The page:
Mega manufacturing facility opens
The new $417 million, 497-acre state-of-the-art Daikin Texas Technology Park consists of 23 million sq. ft. of space under one roof including the three-mile perimeter around the entire facility. The park is the largest tilt-wall structure in the U.S., and the second-largest manufacturing facility in the U.S. The workforce should hit the 5,000-plus mark between 2017 and 2018, with the rumored number of employees reaching up to 6,000. Waller, the location of the plant, is home to 2,400 residents. Local businesses have reported increased sales because of DTTP employees.
As the rate of leasing activity has remained steady during 2017, a total of 5.2 million sq. ft. of transactions occurred in the overall Houston market during the second quarter. Significant tenants that signed lease agreements include Bel Furniture, with 340,503 sq. ft. at West Ten Distribution Center; Dupuy Group, with 212,961 sq. ft. at 3240 South Loop E.; and VWR Int’l taking 125,251 sq. ft. of space at 521 Highway 90A in southwest Houston. Japanese chemical giant Kuraray America, signed a long-term lease for 465,851 sq. ft. in two, new build-to-suits, with a move date scheduled for January 2018. Kuraray is the first tenant in the new 185-acre Bayport Logistics Park, in Pasadena, near the Port of Houston.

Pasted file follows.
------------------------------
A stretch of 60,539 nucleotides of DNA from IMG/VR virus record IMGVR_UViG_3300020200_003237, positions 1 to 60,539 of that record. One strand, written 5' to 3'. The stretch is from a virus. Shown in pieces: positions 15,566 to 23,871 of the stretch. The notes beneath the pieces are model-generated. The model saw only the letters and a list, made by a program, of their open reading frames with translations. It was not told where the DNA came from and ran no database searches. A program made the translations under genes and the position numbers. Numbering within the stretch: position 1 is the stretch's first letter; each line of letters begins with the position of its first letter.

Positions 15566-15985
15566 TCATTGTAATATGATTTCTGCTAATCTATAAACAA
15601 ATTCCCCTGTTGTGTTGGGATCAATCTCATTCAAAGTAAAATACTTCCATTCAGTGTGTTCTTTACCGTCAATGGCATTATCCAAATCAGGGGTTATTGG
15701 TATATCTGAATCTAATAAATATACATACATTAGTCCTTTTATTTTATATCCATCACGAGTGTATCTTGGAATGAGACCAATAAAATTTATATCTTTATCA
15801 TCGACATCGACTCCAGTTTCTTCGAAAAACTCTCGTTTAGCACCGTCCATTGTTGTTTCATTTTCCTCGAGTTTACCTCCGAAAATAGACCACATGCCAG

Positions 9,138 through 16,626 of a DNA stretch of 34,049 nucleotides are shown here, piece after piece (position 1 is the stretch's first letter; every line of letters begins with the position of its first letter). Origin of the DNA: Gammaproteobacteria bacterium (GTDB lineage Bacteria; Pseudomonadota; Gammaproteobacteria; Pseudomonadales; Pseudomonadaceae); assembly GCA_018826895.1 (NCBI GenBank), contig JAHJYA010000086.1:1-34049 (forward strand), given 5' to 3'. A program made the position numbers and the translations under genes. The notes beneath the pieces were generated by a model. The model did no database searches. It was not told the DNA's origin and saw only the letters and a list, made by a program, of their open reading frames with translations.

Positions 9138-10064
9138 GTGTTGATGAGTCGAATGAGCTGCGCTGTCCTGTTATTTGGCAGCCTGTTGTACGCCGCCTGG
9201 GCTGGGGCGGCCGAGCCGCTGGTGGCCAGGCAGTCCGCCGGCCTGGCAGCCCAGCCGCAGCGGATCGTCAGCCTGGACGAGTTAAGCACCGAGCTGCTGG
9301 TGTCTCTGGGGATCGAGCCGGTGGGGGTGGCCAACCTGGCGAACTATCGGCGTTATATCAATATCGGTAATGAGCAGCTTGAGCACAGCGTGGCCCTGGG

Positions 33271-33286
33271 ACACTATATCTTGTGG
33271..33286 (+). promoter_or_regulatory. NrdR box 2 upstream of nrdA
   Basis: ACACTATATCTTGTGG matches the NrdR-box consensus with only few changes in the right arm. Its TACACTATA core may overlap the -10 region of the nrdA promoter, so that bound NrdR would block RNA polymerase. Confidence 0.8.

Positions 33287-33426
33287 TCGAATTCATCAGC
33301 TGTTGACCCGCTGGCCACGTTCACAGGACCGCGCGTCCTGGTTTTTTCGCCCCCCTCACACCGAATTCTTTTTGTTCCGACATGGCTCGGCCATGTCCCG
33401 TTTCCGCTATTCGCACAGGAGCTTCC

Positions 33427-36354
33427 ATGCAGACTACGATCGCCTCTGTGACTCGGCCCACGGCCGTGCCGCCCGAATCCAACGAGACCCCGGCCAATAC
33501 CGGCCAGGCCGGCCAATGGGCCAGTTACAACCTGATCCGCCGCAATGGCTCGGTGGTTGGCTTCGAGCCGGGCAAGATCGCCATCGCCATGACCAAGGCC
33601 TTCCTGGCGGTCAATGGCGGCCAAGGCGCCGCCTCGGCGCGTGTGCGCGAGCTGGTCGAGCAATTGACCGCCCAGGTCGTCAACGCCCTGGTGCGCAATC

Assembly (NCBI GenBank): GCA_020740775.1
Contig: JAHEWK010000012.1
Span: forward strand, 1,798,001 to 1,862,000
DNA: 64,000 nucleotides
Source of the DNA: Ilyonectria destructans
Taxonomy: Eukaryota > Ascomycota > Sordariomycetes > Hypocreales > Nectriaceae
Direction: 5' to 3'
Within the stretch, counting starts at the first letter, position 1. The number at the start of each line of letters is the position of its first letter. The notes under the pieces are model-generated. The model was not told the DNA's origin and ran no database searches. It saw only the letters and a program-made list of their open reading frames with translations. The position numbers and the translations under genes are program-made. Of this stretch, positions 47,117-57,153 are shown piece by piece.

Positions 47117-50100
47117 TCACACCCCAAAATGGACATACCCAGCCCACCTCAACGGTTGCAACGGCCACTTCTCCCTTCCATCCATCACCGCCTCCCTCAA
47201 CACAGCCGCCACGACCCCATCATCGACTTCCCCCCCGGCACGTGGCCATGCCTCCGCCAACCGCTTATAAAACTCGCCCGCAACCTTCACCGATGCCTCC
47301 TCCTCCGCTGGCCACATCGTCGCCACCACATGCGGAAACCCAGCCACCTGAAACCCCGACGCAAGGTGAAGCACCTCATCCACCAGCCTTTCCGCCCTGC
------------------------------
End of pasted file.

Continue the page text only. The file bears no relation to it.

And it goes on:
Average asking NNN rent remains relatively steady
The industrial market saw overall average asking rates drop $0.15 per sq. ft. quarter-over-quarter to finish at $6.84 per sq. ft. at the end of Q2 2017. Rates for industrial real estate throughout Houston show that the Southwest submarket has the highest prices for industrial space at $7.38. The average rate for Flex space is currently highest in the CBD submarket, at $15.35 per sq. ft.; Manufacturing rates peak in the Northwest at $7.01; and Warehouse/Distribution space is at its highpoint in the North at $7.20. The North and Northwest’s top-tier rental rates are no surprise—the submarkets are the traditional core of industrial development, comprising 247 million sq. ft., almost half of the metro’s 543 million sq. ft. of industrial space.